Three posts on this stupid speech already. No more. BY CROM, NO MORE!
…So here’s a pretty good question from last month: “Should the U.S. allow gambling on elections?” My personal answer to that would be ‘yes.’ Not least because of the inevitable, entertaining scandals that would result whenever a politician got caught trying to mess with the spread.
Don’t get me wrong: gambling is a bad thing to be addicted to. I urge sufferers to seek help for it.
But Dad probably cleaned up on betting on Germany like that.
This is a couple of days old, but it’s still a definite problem in Maryland:
Casino owners, labor and other interests spent more than $3.6 million to influence lawmakers during last month’s special session to expand gambling in Maryland — a figure that comes to about $900,000 a day for the four-day session, according to disclosure reports filed Monday.
The biggest spender was a Washington-area labor organization which — with help from the owners of the National Harbor development — poured $2.7 million into television advertising designed to persuade the General Assembly to pass legislation authorizing table games and a new casino in Prince George’s County.
Continue reading #rsrh Heavy lobbying presence on Maryland’s Question 7 (Gambling).
The method is rather… elegant, in a certain sort of way: obnoxious, but elegant. What the Democrats are plotting to do is to finish passing legislation (that would appear in the continuing spending resolution that’s substituting for an actual budget) that would allow the executive branch of the government (in the guise of the Secretary of the Interior) to unilaterally take into trust land offered to them by Native American ‘tribes.’ ‘Tribes’ is in scare quotes because the new legislation makes the determination of tribal status for this purpose the sole province of… the executive branch of the government. Why this matters is because once the government has the land it can give the ‘tribe’ the use of that land back; which means that the ‘tribe’ is free to build a casino there with no interference from state governments.
This is, by the way, not an exaggeration: readers may recall that Senator Barbara Boxer’s family profited mightily earlier this decade from a similar scam involving the Miwok Indians, the Department of the Interior, and a proposed San Francisco-area casino. What this new deal would do is eliminate the need for pesky legislation granting individual recognition of tribal status: instead, groups interested in ignoring local gambling restrictions would simply apply to the Great Wh… err, the President… in Washington for the necessary permissions. And, needless to say: the Democrats are likely to look favorably on the petitions of such fine, loyal donors businessmen.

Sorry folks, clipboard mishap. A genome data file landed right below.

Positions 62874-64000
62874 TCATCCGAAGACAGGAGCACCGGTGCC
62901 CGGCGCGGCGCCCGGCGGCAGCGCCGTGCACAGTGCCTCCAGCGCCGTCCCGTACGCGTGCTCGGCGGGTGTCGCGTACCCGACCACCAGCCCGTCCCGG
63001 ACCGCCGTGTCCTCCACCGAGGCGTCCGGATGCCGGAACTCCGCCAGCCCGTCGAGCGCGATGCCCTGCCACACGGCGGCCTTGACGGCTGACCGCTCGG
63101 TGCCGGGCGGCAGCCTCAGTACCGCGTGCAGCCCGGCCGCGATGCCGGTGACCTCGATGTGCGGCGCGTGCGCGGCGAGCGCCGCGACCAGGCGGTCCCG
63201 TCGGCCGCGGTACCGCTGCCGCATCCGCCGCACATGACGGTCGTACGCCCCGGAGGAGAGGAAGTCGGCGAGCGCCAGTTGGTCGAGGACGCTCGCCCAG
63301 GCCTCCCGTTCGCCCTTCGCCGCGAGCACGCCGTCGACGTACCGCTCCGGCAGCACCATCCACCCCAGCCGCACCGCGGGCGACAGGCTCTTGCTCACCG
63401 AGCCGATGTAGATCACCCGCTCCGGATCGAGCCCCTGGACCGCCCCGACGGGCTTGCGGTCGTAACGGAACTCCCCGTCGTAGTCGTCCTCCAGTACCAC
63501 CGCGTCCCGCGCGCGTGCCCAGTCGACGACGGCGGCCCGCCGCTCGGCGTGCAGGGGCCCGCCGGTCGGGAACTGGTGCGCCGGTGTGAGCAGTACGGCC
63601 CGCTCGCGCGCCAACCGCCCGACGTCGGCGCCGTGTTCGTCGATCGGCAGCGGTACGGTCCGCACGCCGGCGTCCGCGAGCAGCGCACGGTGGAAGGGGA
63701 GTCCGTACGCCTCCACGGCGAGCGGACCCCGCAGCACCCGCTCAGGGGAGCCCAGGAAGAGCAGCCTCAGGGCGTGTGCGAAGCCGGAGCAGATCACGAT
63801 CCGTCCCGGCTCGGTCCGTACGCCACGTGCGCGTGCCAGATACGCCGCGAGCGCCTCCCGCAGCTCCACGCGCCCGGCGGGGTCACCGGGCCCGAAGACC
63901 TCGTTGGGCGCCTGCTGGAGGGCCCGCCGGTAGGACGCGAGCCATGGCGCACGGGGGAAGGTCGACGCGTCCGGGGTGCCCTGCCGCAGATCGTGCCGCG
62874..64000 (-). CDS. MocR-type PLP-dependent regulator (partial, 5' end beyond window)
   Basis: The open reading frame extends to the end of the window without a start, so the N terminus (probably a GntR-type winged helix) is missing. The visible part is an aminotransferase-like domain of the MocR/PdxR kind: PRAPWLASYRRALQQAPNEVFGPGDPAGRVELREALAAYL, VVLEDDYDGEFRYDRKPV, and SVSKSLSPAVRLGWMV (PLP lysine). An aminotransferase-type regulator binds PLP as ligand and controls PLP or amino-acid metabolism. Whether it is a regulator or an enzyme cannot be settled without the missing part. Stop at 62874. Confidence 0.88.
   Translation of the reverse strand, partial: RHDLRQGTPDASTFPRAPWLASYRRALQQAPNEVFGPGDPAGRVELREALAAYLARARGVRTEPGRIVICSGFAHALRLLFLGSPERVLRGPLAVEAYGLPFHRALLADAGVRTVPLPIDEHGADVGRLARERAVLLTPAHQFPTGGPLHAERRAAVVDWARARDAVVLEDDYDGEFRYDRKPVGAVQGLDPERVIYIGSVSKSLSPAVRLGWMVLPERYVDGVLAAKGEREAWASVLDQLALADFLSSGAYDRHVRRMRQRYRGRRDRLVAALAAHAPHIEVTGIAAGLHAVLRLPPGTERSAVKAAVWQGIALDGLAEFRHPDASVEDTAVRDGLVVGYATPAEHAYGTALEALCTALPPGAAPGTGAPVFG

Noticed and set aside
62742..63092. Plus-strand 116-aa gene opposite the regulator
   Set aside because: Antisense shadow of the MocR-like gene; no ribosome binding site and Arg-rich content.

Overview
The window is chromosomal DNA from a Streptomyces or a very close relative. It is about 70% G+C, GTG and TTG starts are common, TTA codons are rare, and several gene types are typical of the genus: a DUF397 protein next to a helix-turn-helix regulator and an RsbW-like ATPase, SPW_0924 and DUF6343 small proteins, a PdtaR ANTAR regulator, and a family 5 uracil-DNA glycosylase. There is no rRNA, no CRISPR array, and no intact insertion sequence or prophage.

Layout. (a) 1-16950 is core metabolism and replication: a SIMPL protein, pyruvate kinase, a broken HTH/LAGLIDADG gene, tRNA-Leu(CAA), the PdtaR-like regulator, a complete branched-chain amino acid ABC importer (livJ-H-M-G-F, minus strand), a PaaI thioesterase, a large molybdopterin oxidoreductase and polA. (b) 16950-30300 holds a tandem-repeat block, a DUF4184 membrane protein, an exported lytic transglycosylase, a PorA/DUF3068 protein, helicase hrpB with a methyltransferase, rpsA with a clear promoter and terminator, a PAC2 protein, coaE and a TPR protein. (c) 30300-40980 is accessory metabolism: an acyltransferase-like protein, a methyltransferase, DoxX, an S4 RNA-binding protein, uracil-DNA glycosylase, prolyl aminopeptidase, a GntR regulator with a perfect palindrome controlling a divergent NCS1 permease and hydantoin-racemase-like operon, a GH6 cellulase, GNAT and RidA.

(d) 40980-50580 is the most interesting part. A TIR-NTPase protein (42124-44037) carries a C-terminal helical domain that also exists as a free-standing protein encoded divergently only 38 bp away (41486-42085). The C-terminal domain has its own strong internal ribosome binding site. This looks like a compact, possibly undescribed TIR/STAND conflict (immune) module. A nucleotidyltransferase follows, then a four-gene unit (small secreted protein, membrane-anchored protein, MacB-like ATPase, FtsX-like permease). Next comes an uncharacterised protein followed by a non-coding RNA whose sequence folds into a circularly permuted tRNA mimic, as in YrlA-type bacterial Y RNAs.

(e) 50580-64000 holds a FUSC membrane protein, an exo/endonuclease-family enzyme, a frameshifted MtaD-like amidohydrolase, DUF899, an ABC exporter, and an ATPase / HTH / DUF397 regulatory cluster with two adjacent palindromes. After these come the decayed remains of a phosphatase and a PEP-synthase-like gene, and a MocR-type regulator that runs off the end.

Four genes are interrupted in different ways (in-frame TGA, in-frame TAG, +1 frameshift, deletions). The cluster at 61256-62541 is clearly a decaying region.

If this really bugs you, you may want to give your Senator a call at (202) 224-3121 and let him or her know that this provision shouldn’t be in the Senate version of the continuing resolution.
Moe Lane (crosspost)
Senator Bi-Partisan in Gambling Debate
Republican Sen. George Voinovich helped persuade Ted Strickland, the Democratic nominee for governor, to oppose any proposal to introduce slot machines that are similiar to casino gambling in Ohio through an issue on the November ballot. Voinovich, who thinks gambling is a powerful addiction and can be destructive to families, has opposed any expansion beyond current law since a casino issue was on the ballot in 1990.
Gov. Strickland has not only vowed to veto a proposed bill to allow electronic betting on archived races at horsetracks, he has now joined with Attorney General Marc Dann to call for a ban on cash prizes from table-top gaming devices that are appearing in bars and restaurants all over the state. Dann’s support for a ban has developed out of his frustration with his earlier efforts to enforce the existing legal distinction between outlawed games of chance and permissible games of skill.
Columbus — Gov. Ted Strickland on Wednesday slammed the latest plan to bring full-scale casinos to Ohio, saying gambling supporters need to stop selling their proposal as a potential life-saver for the state’s drooping economy.
“Every proposal that has been brought forth I think has been designed to enrich the promoters and give a modest or, even in some cases, a meager share of resources to the state or individual localities,” Strickland told The Plain Dealer on Wednesday.
Gov. Ted Strickland rolled out a surprise plan today that would add electronic slots at the seven Ohio horse racetracks to generate revenue designed to help fill a $3.2 billion budget hole.
Continue reading A Gov. Ted Strickland (D, OH) timeline on gambling.